National Commissioner of the Department of Correctional Services (DCS), Makgothi Thobakgale officially launched an Arts and Crafts Gallery on 14 March 2023 at Grahamstown Correctional Centre, in the Eastern Cape Region.
Art and creative activities in DCS act as a catalyst for identifying transformation, employment pathways, financial independence and community partnerships which help reduce crime and ensure successful reintegration of offenders back into communities. Through the Self-Sufficiency and Sustainability Strategic Framework (SSSF), DCS stretches beyond just reducing costs to the fiscus and generating revenue for the department, but further creates programmes that will unlock everlasting benefits to offenders post-incarceration.
The Arts and Crafts Gallery was made possible through partnerships with the Department of Sport, Recreation, Arts and Culture (DSRAC), Rhodes University and the National Arts Festival (NAF) who provided resources and expertise such on design layout, room lighting, types of material suitable for artworks and how to mount various items on the wall amongst others.
During his keynote address, Commissioner Thobakgale said that the on-demand skills for the market is one of the requirements upon rolling out programmes in correctional centres where inmates are being prepared for opportunities where they can be self-employed instead of being jobseekers. ”It is my view that arts and craft activities help instil a sense of achievement and pride in offenders. The galleries that we are operationalising across all regions boast exquisite paintings, drawings, sculptures, traditional accessories that every living soul will want to grab and take home,” said the Commissioner. He also mentioned that this calls for collaborative efforts from different sectors and further appreciated all stakeholders who participated in building a better South Africa through rehabilitation.
Upon delivering a message of support, National Arts Festival (NAF) Stakeholder Manager Ms Nobesuthu Rayi alluded that the partnership with correctional services was inspired by multi award-winning visual artist Blessing Ngobeni who is an ex-offender. Ngobeni won the 2020 Standard Bank Young Artist Award selected by the NAF committee. “Today, our collaboration with DCS saw us turning what used to be a storeroom into a high calibre gallery that is now professional and hosts artworks made by offenders in the Eastern Cape,” said Rayi. The NAF plans to further more collaborations with DCS starting with the upcoming NAF in June 2023 were proper planning needs to be done in ensuring that the Grahamstown Correctional Centre Arts and Crafts Centre becomes one of the venues to showcase the talent of offenders rehabilitated through programmes offered by DCS.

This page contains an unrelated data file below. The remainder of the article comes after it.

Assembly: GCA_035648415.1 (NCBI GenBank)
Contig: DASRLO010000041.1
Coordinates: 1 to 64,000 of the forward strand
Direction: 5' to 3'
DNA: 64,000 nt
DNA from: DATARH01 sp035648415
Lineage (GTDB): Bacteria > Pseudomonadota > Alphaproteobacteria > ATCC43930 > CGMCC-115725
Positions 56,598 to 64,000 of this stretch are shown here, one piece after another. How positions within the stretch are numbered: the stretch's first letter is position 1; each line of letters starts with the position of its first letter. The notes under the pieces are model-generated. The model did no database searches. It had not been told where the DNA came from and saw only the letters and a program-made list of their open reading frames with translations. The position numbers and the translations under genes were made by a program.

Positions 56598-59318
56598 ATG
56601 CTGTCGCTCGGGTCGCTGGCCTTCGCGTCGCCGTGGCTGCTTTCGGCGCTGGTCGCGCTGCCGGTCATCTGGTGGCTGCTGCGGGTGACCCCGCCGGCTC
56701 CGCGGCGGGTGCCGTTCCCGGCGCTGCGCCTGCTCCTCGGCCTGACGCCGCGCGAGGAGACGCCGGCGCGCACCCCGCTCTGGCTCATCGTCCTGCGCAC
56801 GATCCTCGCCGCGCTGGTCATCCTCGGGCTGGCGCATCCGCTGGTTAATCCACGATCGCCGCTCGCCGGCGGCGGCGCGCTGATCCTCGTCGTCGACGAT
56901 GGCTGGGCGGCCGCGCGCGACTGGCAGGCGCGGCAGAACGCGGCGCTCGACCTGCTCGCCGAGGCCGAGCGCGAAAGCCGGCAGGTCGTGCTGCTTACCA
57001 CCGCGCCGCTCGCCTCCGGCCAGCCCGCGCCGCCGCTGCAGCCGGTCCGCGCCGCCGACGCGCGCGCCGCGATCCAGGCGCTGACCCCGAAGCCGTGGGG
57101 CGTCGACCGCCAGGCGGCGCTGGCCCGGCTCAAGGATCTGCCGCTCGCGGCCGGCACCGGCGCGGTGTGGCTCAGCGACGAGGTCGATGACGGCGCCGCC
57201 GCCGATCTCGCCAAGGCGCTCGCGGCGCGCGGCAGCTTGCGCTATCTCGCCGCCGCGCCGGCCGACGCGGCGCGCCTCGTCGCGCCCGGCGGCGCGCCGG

Eastern Cape acting Deputy Regional Commissioner, Sydney Twani, indicated that they are intending on turning Grahamstown Correctional Centre into a facility that houses offenders who are interested in arts to allow more art resources to be channelled into the facility for high quality results. “We are aware of the capacity challenges that we are facing; however, we are committed to working hard to make art a long-lasting culture in the department,” said Twani.
Offender Eric Xakawe, from Grahamstown Correctional Centre who is a visual artist, said that he experiences a certain level of satisfaction and joy from painting as it affords him a chance to express his emotions and aspirations better by using colours. “Through painting I was able to discover my passion which I would not have experienced if I was still in the life of crime. DCS has now offered me an opportunity to escape from frustration and depression of being in prison by expressing myself through art,” said Xakawe. He aspires to be a change agent who inspires others through art and advocates that crime does not pay.
During his closing remarks, Eastern Cape acting Regional Commissioner, Lucky Mthethwa extended his gratitude to Commissioner Thobakgale for providing guidance throughout the conceptualisation of the project. He also thanked stakeholders and all the relevant key role players present for making the historical project a success. “Incarceration carries in itself the responsibility of offender rehabilitation. Therefore, it is morally and physically the right thing to do considering the high rate of offenders incarcerated, to support and rehabilitate them be it poetry, artistic amongst others,” said Mthethwa.